The difference between cosmetic and functional defects

I own a 2015 MacBook Pro, and I stand with the many owners of the previous generation MacBooks who have sworn off the 2016+ models because of the rampant defects, mostly having to do with the keyboard and Flexgate (where the display cable eventually breaks and effectively bricks the machine). Once this machine dies, I imagine I’ll be headed over to the greener pastures of Dell, but until then, the 2015’s a fine workhorse of a machine.

As is typical for Apple, however, some fanboys have taken up the duty of relentlessly defending the 2016+ MacBook Pros, saying that there’s nothing wrong, and that everyone is overblowing the issue and that we’re all just trying to watch Apple fall.

When even John Gruber is calling Apple’s keyboards the worst in their history, I beg to differ.

This post, however, isn’t intended to be a blow-by-blow recap of Apple Fanboys vs. Everyone Else.

There’s a very specific talking point that the Apple Fanboys use, and it bothers me enough to write about it: That this isn’t Apple’s first rodeo, they’ve shipped defective products before, so why are we bagging on them for the 2016+ MacBook Pros?

Simple: Because this is the first time that Apple has consistently shipped a defective product 4 years in a row and is essentially doubling down on it rather than going back to the drawing board.

The fanboys will gladly point out the GPU failures in the early 2008 and late 2011 15″ MacBook Pros, calling those defects far worse. And I agree with that notion. However, the 2008 GPU failures were fixable. You took your MacBook in, Apple gave you a new logic board with a revised GPU on it, and that handily fixed the issue for most people. The late 2008/early 2009 models didn’t have GPU failures at all, so it was fixed within a year.

Unfortunately, the 2011 MacBook Pros were worse: The GPUs on those models are almost guaranteed to fail; there’s nothing that can be done, and replacements can be issued, but it’s only a matter of time before the new GPU fails again and you’re right back at square one.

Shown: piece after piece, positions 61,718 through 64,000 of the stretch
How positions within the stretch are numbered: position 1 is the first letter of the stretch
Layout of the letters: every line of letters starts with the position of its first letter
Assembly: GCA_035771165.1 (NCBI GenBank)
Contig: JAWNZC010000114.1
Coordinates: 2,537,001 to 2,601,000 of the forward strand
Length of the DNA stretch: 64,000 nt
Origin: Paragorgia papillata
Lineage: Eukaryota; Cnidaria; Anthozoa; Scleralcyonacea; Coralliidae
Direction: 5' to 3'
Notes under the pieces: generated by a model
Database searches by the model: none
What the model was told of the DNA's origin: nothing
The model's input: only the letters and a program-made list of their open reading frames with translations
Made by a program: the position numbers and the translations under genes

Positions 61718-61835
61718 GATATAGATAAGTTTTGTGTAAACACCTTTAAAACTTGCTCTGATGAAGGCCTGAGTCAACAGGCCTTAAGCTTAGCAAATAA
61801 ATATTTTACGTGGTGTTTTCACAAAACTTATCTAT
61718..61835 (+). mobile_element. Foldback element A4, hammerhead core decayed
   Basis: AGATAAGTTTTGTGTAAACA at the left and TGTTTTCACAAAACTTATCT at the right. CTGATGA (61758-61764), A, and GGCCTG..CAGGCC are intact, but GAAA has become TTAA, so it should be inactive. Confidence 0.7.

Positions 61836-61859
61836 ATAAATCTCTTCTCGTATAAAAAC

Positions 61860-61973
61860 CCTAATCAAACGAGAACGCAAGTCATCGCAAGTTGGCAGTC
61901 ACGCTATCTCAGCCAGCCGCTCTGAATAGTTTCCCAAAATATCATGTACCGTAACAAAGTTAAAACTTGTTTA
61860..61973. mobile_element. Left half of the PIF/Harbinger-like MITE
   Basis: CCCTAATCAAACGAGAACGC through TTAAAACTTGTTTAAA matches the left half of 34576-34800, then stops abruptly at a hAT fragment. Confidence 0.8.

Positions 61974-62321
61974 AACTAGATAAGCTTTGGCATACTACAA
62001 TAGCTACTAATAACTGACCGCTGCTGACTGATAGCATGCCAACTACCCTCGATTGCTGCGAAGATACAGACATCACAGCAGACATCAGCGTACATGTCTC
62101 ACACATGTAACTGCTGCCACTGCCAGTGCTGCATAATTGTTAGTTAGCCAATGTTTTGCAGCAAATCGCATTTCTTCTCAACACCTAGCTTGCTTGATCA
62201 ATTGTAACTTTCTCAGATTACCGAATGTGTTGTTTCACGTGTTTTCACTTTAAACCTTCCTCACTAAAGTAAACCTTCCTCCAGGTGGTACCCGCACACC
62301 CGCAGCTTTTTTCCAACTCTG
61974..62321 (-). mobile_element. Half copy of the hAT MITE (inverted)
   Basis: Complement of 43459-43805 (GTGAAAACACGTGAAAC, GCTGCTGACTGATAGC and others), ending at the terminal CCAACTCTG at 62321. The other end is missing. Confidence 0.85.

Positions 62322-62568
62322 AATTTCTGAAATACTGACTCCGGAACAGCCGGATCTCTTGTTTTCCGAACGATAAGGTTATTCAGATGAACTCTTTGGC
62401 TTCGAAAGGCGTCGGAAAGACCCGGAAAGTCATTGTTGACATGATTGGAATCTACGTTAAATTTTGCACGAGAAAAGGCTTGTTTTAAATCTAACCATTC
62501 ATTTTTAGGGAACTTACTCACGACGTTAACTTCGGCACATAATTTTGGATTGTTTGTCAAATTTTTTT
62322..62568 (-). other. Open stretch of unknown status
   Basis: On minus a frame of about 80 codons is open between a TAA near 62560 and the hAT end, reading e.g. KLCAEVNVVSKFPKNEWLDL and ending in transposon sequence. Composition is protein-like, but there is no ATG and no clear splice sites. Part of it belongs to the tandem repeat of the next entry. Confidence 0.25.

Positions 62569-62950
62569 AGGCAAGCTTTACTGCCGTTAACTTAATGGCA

But again: The 2012s fixed it…kind of. The failure wasn’t in the actual GPU this time, and the problem is very much repairable, but Apple decided to botch the repair process by just putting shoe rubber on the bottom pan to keep pressure on the defective chip on the board instead of reflowing it properly. By late 2013, the problem was fixed completely.

This brings us around to the previous generation retina MacBook Pros: The late 2013 to the mid 2015 models. For the most part, these MacBooks work great, and many people as I’ve said before are clinging onto these MacBooks for dear life because they’re the last models you can get before Apple decided foregoing reliability for good looks was a good idea.

“The 2015 MacBook Pros aren’t perfect!” The sound of Butterfly keyswitches intensifying as they type their talking points. “They have…they have..STAINGATE!

The audience pauses. Our hero defeated, he walks into an Apple Store and immediately orders a 2018 MacBook Pro. Blasted Staingate! Foiled my plans again!

…or, no. The fanboys would like you to believe that Staingate is this bad, bad thing that makes your machine a pretty-looking brick and that this flaw justifies Apple shipping defective keyboards and display cables in their current notebooks.

Here’s the thing: Staingate sucks and boy I’d be right pissed if it ever happened to my machine. I mean, look at it. That’s disgusting.


Staingate is also a cosmetic defect. It looks ugly, but you can still see past it and use the display. It might be a major detriment to actually using the machine, but the machine still works as an actual laptop.

When the keyboard on your 2016+ MacBook goes, that machine’s functionality is severely hampered, as you either have to 1. Take it in to get the keyboard/upper case swapped (and be without the machine for a week), or 2. Live with it and lug along an external keyboard. As an actual, portable laptop? Your machine is essentially hosed.

As if that wasn’t enough, Flexgate is worse. Your whole display eventually goes out, and while the MacBook may still function, it won’t do so without being connected to an external display. As far as being a laptop is concerned, the thing’s a brick. You now have a more expensive Mac Mini. Apple will fix it…but only within warranty because Flexgate hasn’t been actually acknowledged as a defect as of this writing.

If I had to choose which of these defects I’d rather suffer, I’d probably choose the one that’d mean my MacBook would have to call in ugly for the day but overall still functions as a laptop. To say Staingate and the keyboard defects/flexgate are in any way comparable and one justifies the other is utter nonsense, for these are worlds apart in how they actually affect how the machine operates. This talking point is just as ridiculously outlandish as the Apple fanboys who continue to defend the travesty that the MacBook Pros have become.